Today marks the release of Death Cab For Cutie’s seventh album Codes and Keys. Six years ago I would have been anticipating this day like no other.
In fact I was. In 2005 Plans was released and I was nervously biting my nails, jumping up and down anticipating what that first riff might sound like. When it eventually came my body tingled with delight, a release of tension that had been welling up inside my body for a good six months. One of my all time favourite bands had FINALLY released new material. Yet last week when I downloaded the leak of Codes and Keys, those first bars were met with a slight smile and a thought ‘This sounds nice’ This is not a particular criticism of the band itself, but rather the change they have gone through and I have not.
A friend often jokingly refers to me as a ‘teenage girl’ not only for my tastes in music and television but also for my tendency towards obsession. I consume everything to the point of saturation, often repeating the same songs on ITunes incessantly and constantly raving about my latest discoveries. There is a reason I do this.
I live an extremely sheltered life; sometimes because of my disability and more often through design. I live my life vicariously through pop culture. I was never invited to (or wanted to go to) high school or university parties, I never had to choose between two attractive girls who fought for my attention and I never got the chance to play the sports I wanted to play. So I am drawn to texts that reflect my idealised imaginary experience, often resenting the characters that play the parts I never got the chance to. No fictional work accurately reflects the experience of someone who is caught between my two communities: the crippled one who I often think I am too good for, and the able-bodied one, which I can never fully be apart of because the members of that community do not fully appreciate my internal struggles.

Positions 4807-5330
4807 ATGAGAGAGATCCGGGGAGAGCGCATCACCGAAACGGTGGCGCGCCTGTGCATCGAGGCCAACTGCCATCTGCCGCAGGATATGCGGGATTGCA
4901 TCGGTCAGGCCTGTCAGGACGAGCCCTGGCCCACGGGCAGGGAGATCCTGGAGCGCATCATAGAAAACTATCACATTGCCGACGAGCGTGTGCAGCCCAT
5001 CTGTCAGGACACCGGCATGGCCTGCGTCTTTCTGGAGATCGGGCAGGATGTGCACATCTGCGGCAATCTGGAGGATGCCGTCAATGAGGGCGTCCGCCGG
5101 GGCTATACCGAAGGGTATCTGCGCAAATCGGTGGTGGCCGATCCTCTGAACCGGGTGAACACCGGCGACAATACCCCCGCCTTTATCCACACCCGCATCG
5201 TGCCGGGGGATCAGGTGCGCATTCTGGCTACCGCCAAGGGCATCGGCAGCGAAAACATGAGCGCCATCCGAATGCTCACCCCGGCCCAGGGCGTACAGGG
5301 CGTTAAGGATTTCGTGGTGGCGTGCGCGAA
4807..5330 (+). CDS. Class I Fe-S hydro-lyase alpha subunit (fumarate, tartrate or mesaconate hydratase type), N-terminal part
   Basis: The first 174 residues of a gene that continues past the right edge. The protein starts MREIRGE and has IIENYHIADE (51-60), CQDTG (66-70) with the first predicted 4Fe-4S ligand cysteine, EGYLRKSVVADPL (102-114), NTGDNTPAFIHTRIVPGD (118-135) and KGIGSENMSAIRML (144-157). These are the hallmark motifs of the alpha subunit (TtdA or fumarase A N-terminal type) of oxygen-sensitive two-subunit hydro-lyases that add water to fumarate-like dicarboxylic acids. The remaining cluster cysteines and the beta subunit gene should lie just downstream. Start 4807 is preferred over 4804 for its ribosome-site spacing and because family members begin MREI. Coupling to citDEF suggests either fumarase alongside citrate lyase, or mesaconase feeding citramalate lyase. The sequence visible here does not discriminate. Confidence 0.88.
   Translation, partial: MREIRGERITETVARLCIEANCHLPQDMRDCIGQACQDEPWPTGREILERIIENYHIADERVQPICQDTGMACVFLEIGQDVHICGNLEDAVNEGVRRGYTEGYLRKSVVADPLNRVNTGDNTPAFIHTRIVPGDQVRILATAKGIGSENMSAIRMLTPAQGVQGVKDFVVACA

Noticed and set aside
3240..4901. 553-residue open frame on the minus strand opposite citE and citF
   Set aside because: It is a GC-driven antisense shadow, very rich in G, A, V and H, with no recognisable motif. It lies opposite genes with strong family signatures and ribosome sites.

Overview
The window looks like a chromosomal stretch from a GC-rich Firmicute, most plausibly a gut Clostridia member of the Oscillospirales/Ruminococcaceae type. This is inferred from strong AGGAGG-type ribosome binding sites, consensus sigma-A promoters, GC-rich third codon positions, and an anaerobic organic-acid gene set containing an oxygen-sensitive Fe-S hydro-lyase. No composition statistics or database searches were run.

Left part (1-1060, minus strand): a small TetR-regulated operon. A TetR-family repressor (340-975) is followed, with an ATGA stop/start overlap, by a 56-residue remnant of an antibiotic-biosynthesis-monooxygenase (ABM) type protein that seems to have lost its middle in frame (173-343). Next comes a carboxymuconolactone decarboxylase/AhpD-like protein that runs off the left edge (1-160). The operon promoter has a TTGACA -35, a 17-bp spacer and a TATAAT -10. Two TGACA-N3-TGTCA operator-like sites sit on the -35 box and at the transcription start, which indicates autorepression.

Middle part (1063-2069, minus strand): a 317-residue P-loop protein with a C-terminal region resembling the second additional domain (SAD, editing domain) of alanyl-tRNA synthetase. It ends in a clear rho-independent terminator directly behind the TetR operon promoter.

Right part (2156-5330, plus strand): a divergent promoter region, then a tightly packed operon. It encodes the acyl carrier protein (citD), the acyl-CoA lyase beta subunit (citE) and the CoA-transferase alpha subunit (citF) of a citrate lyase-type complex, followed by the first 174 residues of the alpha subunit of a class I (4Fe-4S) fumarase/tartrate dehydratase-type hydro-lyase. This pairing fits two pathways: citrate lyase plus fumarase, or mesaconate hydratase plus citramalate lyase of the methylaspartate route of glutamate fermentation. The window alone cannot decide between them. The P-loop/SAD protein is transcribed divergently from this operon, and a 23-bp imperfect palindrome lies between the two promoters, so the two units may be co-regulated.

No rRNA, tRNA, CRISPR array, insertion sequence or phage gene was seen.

So what does leave me with? Angst. I don’t fit in. I crave the type of love that I struggle to receive, because I am not really capable of accepting it, or giving it. So it is only natural that I hold on to tales of adolescence and the music that reflect those moods. There is a reason that Death Cab for Cutie now fail to excite me. They are over thirty. Though I will hit that mark in the near future, the experience of Ben Gibbard’s fourth decade will in no way reflect mine. I won’t have a stable relationship. I will not be domesticated. And I won’t be content with my life.
Basically all that I will have are regrets. Future angst will be mixed with a nostalgic one, resenting both what I could never experience and what I will never get the chance to experience. I look back now realising that I will be forever caught in an infinite loop. In the words of Stable Song:
The gift of memory is an awful curse, with age it just gets much worse.